Deborah Allen, inaugural director of the Center for Inclusive Communities (CIC), is leaving Furman at the end of the Fall semester. Allen shared that the CIC’s purpose is to “create space for historically underrepresented communities to celebrate themselves, to feel affirmed and to foster an environment of inclusion for our underrepresented students.” To do this, the CIC provides students opportunities to “critically engage with topics of diversity, equity and inclusion.” While Allen will be moving on from Furman, she is proud of the impact that the CIC has made on Furman in her time here.
As director of the CIC, Allen has been responsible for strategic oversight and helping with the development of each of the center’s programs. Over the last four years, Allen has helped build a curriculum for Dins Dialogue, advised the Student Diversity Council, and helped support international students with their visa and immigration needs. In addition, Deborah also supervises the other three staff members of the CIC and serves as the co-chair of the Diversity, Equity and Inclusion Committee, a university-wide committee that reports directly to President Elizabeth Davis.
Allen is especially proud of the creation of the Dins Dialogue program during her time at Furman. She cites the dialogue program as responsible for a culture shift at Furman. Allen shared that when she started at Furman six years ago, “the campus community was not, in general, comfortable having conversations around race, or gender identity or religion outside of Christianity.” Allen believes that the dialogue program has brought about a culture shift by helping the community engage in conversations about identity, privilege, and diversity issues in a productive and meaningful way. “The dialogue program has allowed students to have an outlet for issues of race and identity and thinking about how systems of power and privilege impact communities of people in different ways,” Allen elaborated. Dins Dialogue has provided opportunities to engage with these topics, facilitating essential conversations with an aim towards creating an environment where everyone feels seen.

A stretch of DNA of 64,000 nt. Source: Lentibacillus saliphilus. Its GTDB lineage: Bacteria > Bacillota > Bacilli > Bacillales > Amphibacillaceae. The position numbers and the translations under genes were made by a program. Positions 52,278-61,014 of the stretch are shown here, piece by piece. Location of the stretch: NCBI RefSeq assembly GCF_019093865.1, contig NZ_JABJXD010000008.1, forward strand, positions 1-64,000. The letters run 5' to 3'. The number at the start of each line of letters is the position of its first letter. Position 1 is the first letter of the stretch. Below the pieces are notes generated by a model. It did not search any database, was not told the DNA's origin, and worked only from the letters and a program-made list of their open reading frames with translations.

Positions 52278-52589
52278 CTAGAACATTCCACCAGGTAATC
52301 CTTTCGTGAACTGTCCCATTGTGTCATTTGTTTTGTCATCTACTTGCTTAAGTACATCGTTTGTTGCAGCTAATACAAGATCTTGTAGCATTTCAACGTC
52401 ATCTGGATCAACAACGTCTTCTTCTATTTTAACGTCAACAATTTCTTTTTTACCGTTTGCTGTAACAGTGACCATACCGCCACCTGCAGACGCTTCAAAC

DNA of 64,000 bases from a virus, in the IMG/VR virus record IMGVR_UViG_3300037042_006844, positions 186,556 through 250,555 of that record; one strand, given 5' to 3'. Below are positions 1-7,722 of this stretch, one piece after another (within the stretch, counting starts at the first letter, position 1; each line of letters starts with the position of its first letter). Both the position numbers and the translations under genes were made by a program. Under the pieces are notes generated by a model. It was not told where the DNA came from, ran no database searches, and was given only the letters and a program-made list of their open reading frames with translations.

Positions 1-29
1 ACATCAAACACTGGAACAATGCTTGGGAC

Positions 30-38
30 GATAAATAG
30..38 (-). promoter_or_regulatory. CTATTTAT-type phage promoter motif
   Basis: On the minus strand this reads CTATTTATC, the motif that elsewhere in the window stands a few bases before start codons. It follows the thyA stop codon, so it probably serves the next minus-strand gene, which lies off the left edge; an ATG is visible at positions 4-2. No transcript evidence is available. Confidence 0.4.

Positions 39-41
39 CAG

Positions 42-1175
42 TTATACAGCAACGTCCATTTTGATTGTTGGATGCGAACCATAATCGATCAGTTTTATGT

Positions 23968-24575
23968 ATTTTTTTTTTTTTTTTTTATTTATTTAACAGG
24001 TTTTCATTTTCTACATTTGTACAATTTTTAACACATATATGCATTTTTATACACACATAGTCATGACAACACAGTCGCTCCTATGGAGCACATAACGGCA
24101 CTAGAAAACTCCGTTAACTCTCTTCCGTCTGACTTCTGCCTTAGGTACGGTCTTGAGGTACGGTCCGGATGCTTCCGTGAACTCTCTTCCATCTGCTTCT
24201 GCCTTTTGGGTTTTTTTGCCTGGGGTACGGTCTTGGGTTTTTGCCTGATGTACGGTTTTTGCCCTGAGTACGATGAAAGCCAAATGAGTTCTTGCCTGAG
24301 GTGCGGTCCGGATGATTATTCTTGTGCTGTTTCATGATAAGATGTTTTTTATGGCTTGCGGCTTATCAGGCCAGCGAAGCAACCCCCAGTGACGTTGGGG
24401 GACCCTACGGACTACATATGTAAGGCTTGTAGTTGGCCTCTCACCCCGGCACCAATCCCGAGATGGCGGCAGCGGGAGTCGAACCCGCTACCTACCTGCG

One major reason Allen believes that campus awareness of diversity and inclusion initiatives have advanced in her time at Furman is that the community is now having conversations about anti-racism and trans issues. However, she believes that we still have some ways to go, and states:
“There are some systemic changes that need to happen at the institution ensuring that we’re thinking through an equity lens and that all constituents have the same level of opportunity at the institution, that we’re meeting the needs of all of our students, from our international students to our students of color and students of lower socio-economic status.”
Allen is leaving Furman to move back with her family to Charlotte, where they lived before coming to Greenville, as her husband has received a promotion. She describes leaving Greenville as “bittersweet” because she will miss the people at Furman. Leaving her position as CIC director does not mean an end to her equity and justice work. Allen shared that these pursuits are essential to who she is and plans to continue this work in Charlotte. Although the next CIC director has not been identified, Allen is confident that Furman will “find someone who is dedicated to students and passionate about DEI work and wants to continue to move Furman in the right direction.” Allen will certainly be missed by the Furman community, and she leaves behind large shoes to fill for the next Director of the Center for Inclusive Communities.